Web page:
Farewell to the Emerald Isle, and hello to Namhan—specifically, beautiful Seoul, South Korea. Korean food has lots of rice, vegetables, and meat, and you’ll see plenty of each during your trip through the city’s restaurants. Side dishes, or banchan, are a key part of Korean meals, so there will be lots of those offered too. Let’s get started with your culinary tour of this modern city of lights and culinary delights!
Your first restaurant in Seoul specializes in small plates with a variety of delicious treats. Take a look at the dynamic offerings on your menu:
- Beef bulgogi
- Pork belly
- Beef bulgogi with rice
- Beef bulgogi with rice & kimchi
- Beef bulgogi with rice, kimchi, & lettuce leaves
- Beef bulgogi with kimchi & lettuce leaves
- Pork belly with rice
- Pork belly with rice & kimchi
- Pork belly with rice & lettuce leaves
- Pork belly with rice, kimchi, & lettuce leaves
- Pork belly with kimchi & lettuce leaves
- Odeng fish cakes
- Hotteok pancake
- Tornado potato
- Flavored milk
Beef bulgogi & pork belly
Bulgogi is thin, marinated slices of meat (usually beef or pork) cooked on a barbecue or stove-top griddle. This style of cooking has been popular in Korea for thousands of years, and no trip to Seoul would be complete without giving it a try. To start cooking your bulgogi:
- Tap on the bowl of marinating meat on the bottom-left corner of the counter.
- Once it finishes, tap it again to move servings of the bulgogi up to the platter located just above the bowl where your bulgogi marinated and cooked.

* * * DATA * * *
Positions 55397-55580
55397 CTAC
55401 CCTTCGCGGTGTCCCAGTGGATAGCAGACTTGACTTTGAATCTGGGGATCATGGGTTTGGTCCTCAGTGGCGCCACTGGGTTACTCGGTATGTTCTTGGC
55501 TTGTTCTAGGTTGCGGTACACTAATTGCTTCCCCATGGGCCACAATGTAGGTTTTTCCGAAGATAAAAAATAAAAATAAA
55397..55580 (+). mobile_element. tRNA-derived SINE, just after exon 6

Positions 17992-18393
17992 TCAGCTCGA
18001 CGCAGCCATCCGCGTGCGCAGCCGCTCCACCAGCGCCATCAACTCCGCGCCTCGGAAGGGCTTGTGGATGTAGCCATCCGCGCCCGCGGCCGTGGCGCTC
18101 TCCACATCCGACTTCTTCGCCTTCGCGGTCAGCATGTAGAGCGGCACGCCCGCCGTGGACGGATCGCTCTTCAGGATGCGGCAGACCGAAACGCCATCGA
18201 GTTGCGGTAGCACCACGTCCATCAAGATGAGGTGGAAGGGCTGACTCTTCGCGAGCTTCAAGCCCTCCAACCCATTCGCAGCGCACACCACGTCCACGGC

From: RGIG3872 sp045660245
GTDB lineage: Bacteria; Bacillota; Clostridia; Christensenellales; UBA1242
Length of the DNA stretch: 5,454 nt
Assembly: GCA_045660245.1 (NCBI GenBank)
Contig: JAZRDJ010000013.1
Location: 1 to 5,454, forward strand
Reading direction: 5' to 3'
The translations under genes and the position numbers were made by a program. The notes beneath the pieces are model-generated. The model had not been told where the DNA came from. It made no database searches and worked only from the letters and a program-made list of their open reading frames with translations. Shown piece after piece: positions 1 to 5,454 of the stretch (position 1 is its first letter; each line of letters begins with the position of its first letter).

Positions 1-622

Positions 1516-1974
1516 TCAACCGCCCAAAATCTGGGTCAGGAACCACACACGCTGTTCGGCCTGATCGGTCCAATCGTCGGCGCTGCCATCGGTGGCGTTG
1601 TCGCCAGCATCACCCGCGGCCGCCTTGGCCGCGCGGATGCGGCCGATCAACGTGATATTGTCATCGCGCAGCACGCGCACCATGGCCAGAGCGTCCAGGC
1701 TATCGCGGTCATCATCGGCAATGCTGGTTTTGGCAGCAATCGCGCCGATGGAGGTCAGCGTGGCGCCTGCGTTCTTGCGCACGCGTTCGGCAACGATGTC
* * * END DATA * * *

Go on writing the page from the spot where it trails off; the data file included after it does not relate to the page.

The other meat option for the restaurant’s entrée is slices of pork belly, or samgyeopsal. To prepare slices of this option:
- Tap on the cutting board in the bottom-center area of the left side of the counter. (Look for it right between the bowl of beef bulgogi and the rice cooker.)
- The pork belly will move its finished slices over to the platter automatically when it’s done. That platter can be found directly above the rice cooker.
Customer can order either beef bulgogi or pork belly. They will only order one type of meat per plate. They may order them without sides, or they may select one or more of the three available sides.
Rice is a staple of Korean cuisine, and it’s one of the possible sides for your bulgogi. You’ll have to cook it before it can be served. To get that started:
- Tap on the rice cooker located underneath the counter around the middle of the restaurant.
- When the rice finishes cooking, tap on the rice cooker to move servings of the side to the waiting platter above and to the left of the rice cooker.
The other two possible sides are kimchi and lettuce leaves.
- Kimchi—a side dish made from fermented vegetables mixed with a variety of seasonings—has a long history in Korea, and it goes great with rice and both of our meat options. The dish of kimchi can be found just above the platter of beef bulgogi. Tap on it to add a serving to the entrée plate.